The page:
The following three examples will help to illustrate how an employee’s eligibility is determined by FMLA’s 1,250-hour test:

  1. Assume an employee is diagnosed with an FMLA-qualifying chronic condition, such as MS as in your example, which results in an employee needing intermittent leave due to the episodic nature of the condition. For example, if an employee with MS who was eligible to take intermittent FMLA leave in April and May needed leave again when the episodes of incapacity recurred in July and again in October, the employee would be entitled to FMLA leave without having to re-qualify under the 1,250-hour eligibility test so long as the absences occurred within the same 12-month period and the employee had not exhausted the 12-week leave entitlement for this or any other FMLA-qualifying reason. If the employee needed leave for MS again in a new 12-month period, the employee would have to re-qualify under the 1,250-hour eligibility test to be entitled to take FMLA leave for the same chronic condition in the new 12-month period.
  2. Assume the same facts as in the first example and, in addition, assume that the employee requests FMLA leave for up to six weeks for another serious health condition that requires major surgery and a subsequent period of recovery (e.g., a hysterectomy). If, at the time of this second and different FMLA-qualifying circumstance, the employee met the 1,250-hour eligibility test, the employee would be entitled to FMLA leave for that (i.e., second) reason. In addition, the employee would also continue to be eligible for intermittent FMLA leave for the chronic serious health condition (i.e., MS) for the remainder of the current 12-month period or until the 12-week leave entitlement has been exhausted.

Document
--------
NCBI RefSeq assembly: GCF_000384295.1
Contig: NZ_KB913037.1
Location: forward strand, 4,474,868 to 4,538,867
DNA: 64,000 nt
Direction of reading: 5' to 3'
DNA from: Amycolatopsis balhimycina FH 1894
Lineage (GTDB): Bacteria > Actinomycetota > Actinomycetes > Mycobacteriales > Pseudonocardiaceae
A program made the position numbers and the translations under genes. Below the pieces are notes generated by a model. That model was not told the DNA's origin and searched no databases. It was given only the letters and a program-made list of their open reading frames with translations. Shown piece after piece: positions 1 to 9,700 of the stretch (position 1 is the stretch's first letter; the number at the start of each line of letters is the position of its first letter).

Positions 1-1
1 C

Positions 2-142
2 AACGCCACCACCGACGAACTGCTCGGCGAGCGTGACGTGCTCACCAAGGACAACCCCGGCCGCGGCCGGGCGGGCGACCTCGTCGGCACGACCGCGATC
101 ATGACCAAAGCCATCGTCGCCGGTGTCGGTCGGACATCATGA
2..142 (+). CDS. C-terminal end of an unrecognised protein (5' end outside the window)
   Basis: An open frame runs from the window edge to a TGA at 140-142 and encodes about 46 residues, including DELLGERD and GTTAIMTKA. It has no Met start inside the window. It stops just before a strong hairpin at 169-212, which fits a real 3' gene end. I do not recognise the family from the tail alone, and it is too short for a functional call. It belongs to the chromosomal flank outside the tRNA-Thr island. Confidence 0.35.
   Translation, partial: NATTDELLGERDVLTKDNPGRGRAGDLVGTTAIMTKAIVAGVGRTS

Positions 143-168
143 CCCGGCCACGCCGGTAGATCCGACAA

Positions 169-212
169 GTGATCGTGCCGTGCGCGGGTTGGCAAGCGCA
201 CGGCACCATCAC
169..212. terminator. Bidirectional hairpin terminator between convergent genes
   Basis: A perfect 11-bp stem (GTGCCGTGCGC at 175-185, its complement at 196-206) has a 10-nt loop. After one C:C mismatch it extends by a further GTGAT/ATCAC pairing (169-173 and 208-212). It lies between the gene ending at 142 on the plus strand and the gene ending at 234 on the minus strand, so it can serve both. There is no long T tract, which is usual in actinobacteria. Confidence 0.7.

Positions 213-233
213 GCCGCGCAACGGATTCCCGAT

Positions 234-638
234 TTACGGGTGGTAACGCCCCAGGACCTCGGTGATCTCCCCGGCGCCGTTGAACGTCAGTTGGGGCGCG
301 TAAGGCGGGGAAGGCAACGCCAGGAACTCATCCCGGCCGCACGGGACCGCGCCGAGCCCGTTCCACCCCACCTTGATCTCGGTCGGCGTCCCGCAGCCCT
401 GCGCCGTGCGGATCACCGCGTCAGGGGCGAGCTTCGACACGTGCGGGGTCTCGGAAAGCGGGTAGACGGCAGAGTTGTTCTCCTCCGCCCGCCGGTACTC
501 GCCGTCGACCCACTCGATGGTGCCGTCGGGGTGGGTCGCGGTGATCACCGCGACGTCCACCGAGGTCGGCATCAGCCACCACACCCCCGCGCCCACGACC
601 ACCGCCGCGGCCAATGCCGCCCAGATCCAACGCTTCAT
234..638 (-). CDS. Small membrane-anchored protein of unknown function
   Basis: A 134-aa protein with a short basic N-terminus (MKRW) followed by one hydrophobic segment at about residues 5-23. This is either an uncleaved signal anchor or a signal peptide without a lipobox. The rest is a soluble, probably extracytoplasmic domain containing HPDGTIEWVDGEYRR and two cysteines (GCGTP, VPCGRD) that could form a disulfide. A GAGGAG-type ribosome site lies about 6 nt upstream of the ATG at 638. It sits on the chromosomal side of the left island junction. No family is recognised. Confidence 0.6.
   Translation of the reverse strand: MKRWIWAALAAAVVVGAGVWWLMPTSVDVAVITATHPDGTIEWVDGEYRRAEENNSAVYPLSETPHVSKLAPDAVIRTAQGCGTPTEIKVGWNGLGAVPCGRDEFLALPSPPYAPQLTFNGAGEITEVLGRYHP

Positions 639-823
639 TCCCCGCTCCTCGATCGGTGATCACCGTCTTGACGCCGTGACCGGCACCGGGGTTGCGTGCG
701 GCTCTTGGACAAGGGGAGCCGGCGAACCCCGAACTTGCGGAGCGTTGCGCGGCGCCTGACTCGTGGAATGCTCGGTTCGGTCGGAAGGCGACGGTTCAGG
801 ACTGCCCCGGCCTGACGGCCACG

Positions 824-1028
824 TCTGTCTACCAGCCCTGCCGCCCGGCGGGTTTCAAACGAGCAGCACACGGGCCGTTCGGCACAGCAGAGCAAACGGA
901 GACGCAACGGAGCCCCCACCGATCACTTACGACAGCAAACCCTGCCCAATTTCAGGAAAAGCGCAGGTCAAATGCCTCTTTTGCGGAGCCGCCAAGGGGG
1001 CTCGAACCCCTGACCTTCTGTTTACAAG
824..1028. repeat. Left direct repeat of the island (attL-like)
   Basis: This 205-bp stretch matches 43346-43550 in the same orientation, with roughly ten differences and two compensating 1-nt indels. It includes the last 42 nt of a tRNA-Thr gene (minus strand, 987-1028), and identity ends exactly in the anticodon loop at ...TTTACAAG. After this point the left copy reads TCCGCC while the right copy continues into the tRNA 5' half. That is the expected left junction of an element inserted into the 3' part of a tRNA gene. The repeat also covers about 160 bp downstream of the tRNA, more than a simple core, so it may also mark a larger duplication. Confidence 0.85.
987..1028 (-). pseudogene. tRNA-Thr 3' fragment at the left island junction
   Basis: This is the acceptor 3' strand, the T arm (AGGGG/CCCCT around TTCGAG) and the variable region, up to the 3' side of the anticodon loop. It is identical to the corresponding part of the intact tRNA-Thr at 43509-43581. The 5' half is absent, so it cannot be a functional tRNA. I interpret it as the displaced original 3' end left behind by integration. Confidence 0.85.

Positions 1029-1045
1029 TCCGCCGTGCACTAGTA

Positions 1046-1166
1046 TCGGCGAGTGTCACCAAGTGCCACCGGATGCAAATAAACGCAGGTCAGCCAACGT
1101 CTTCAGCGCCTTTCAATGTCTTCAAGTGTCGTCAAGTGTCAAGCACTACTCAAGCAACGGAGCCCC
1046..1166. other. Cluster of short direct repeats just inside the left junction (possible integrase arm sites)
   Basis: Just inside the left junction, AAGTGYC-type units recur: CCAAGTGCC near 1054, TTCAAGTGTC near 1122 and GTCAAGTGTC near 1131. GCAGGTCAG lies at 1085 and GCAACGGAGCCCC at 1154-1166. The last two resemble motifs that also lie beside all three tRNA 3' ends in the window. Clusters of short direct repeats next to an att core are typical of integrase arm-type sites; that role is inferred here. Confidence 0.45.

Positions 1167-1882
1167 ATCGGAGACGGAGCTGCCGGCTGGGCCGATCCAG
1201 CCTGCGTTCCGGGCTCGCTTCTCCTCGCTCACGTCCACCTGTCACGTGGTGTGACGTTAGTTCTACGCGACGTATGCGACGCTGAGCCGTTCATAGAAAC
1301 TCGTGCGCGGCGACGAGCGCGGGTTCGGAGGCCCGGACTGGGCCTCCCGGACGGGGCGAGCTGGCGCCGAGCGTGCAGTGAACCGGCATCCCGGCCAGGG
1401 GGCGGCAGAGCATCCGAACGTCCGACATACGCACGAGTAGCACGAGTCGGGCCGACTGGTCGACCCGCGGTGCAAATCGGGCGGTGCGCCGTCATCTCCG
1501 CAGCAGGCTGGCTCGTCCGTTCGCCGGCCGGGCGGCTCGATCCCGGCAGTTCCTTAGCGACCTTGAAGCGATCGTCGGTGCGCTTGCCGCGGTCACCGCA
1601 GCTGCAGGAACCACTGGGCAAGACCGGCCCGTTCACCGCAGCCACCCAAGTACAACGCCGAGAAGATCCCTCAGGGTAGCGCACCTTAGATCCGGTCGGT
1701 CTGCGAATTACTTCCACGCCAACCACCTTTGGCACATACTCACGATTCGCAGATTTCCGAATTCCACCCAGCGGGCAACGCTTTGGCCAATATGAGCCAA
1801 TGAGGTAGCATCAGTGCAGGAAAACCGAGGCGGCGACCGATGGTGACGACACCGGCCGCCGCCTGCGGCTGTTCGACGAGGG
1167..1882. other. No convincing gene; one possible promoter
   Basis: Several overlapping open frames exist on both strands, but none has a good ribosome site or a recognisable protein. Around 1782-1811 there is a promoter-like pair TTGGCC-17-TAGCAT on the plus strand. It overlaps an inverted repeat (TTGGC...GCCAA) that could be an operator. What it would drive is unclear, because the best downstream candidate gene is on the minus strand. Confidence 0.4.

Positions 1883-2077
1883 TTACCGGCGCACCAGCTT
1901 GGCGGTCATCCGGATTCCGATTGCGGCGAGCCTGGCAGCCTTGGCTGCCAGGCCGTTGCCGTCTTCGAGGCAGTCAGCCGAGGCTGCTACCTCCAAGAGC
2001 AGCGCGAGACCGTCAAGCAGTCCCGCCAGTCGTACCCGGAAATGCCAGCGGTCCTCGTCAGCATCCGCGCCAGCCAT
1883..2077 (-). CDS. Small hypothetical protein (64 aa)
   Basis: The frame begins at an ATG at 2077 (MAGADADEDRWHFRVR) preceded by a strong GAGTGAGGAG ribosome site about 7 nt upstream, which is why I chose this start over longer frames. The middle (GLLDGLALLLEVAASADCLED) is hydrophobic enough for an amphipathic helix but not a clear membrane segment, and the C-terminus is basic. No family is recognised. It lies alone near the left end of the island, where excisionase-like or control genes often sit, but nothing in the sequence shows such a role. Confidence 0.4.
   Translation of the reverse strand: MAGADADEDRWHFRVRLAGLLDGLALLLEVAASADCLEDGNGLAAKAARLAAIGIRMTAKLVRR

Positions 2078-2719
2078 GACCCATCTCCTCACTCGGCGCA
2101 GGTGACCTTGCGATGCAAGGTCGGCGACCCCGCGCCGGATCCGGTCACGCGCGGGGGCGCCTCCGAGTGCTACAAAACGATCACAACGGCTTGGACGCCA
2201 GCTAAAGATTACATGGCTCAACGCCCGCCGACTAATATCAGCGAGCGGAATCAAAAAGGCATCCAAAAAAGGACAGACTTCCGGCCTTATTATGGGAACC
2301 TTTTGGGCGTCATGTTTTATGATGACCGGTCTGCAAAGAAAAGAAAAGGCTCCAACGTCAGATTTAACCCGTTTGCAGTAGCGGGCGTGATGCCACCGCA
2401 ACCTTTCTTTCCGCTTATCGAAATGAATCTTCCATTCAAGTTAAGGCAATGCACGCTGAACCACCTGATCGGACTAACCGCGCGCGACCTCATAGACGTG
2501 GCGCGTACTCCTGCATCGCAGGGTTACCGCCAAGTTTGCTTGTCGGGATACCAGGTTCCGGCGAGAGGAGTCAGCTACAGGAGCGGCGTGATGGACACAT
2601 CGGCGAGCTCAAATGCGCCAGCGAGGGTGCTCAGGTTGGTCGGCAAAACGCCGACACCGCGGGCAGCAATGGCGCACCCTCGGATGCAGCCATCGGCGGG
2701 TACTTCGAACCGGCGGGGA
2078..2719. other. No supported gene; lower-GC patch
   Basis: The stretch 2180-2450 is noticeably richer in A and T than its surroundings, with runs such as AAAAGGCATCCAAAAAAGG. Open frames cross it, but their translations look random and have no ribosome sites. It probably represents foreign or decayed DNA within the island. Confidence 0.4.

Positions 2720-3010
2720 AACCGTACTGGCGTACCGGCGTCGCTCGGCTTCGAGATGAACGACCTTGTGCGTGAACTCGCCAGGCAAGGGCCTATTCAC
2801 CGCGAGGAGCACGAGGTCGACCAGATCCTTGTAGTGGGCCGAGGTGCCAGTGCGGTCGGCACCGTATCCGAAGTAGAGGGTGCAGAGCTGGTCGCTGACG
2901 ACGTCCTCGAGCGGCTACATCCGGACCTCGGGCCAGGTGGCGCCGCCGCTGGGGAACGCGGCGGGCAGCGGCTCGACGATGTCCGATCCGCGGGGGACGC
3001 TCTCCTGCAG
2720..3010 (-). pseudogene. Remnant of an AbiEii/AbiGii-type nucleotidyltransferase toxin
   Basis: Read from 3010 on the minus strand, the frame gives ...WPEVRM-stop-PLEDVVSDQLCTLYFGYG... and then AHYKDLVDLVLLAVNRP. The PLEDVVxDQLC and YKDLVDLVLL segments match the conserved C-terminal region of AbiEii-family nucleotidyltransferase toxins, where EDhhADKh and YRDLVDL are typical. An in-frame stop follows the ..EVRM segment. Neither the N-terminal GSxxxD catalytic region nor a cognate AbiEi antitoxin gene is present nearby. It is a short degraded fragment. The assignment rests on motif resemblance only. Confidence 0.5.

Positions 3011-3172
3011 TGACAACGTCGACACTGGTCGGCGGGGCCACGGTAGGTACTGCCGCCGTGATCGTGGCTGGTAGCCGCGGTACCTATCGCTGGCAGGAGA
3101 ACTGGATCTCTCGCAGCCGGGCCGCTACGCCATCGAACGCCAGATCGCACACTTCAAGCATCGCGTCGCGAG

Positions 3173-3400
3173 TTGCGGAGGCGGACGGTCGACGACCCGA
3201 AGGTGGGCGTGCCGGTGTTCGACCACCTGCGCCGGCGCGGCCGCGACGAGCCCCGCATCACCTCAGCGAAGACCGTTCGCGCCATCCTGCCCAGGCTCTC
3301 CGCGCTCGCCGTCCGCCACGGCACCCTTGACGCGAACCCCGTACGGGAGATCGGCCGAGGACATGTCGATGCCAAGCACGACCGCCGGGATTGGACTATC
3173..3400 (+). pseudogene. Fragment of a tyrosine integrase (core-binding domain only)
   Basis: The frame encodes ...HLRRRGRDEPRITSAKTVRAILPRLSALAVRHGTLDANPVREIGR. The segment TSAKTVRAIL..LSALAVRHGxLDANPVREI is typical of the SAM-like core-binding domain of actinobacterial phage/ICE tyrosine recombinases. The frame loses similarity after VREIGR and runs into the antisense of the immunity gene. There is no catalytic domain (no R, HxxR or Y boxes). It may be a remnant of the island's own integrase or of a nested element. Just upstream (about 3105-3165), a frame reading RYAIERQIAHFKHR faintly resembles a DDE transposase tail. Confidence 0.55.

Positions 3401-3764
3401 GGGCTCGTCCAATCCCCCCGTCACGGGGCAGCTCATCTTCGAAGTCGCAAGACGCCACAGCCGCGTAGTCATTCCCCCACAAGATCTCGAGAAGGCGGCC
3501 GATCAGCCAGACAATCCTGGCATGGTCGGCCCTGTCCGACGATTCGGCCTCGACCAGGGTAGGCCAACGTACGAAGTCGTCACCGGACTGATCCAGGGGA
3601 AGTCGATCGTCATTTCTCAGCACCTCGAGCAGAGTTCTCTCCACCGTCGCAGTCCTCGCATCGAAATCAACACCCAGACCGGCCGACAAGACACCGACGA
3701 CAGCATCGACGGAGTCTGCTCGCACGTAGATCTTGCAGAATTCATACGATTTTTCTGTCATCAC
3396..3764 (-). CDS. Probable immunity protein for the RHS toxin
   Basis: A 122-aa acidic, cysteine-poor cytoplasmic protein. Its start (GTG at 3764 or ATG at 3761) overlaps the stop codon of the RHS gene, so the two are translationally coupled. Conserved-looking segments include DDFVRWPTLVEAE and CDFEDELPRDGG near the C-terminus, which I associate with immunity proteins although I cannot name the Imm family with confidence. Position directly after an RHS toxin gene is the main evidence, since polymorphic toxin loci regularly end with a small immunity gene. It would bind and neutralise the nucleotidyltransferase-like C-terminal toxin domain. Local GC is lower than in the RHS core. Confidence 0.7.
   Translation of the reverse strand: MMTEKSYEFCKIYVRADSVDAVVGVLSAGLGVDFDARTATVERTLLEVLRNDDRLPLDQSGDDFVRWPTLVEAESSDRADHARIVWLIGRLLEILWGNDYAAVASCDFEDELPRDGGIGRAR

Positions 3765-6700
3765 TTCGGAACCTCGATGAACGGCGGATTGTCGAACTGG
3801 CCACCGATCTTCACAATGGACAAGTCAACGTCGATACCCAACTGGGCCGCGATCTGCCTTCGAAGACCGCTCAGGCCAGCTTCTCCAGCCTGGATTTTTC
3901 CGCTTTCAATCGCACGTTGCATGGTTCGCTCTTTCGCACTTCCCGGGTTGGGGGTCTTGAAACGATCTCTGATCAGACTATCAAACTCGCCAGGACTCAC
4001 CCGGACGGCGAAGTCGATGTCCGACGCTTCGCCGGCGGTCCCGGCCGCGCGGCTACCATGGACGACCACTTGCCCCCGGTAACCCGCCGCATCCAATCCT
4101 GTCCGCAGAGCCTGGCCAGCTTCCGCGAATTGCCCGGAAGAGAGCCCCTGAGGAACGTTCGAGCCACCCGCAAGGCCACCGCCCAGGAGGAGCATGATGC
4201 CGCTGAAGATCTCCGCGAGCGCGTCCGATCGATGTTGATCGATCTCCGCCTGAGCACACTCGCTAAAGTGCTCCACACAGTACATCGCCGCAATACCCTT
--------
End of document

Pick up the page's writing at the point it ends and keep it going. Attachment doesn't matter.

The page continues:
3. Assume the same facts as in the second example, except at the time of the second and different FMLA-qualifying circumstance the employee does not meet the 1,250-hour eligibility test. In this situation, the employee would not be entitled to FMLA leave for that (i.e., second) reason. Thus, it is possible that an employee could remain eligible for leave for one FMLA-qualifying reason for which prior notice had been given when the employee met the 1,250-hour test (i.e., MS), but not be eligible for FMLA leave for a different FMLA-qualifying reason (i.e., surgery and recovery), due to the 1,250-hour test being re-calculated at the commencement of the subsequent and separate need for leave.

Our response is based solely upon the information contained in your letter and addresses only the application of the 1,250-hour eligibility test in the context of intermittent leave. We have assumed that all other FMLA requirements are satisfied, or are otherwise not an issue.

I trust that our reply is responsive to your request, and apologize for any inconvenience caused by our delay in not being able to respond sooner to your letter. Please contact this office if you have any questions or require further assistance.

Sincerely,

T. Michael Kerr
Administrator

* Note: The actual name(s) was removed to preserve privacy in accordance with 5 U.S.C. 552 (b)(7).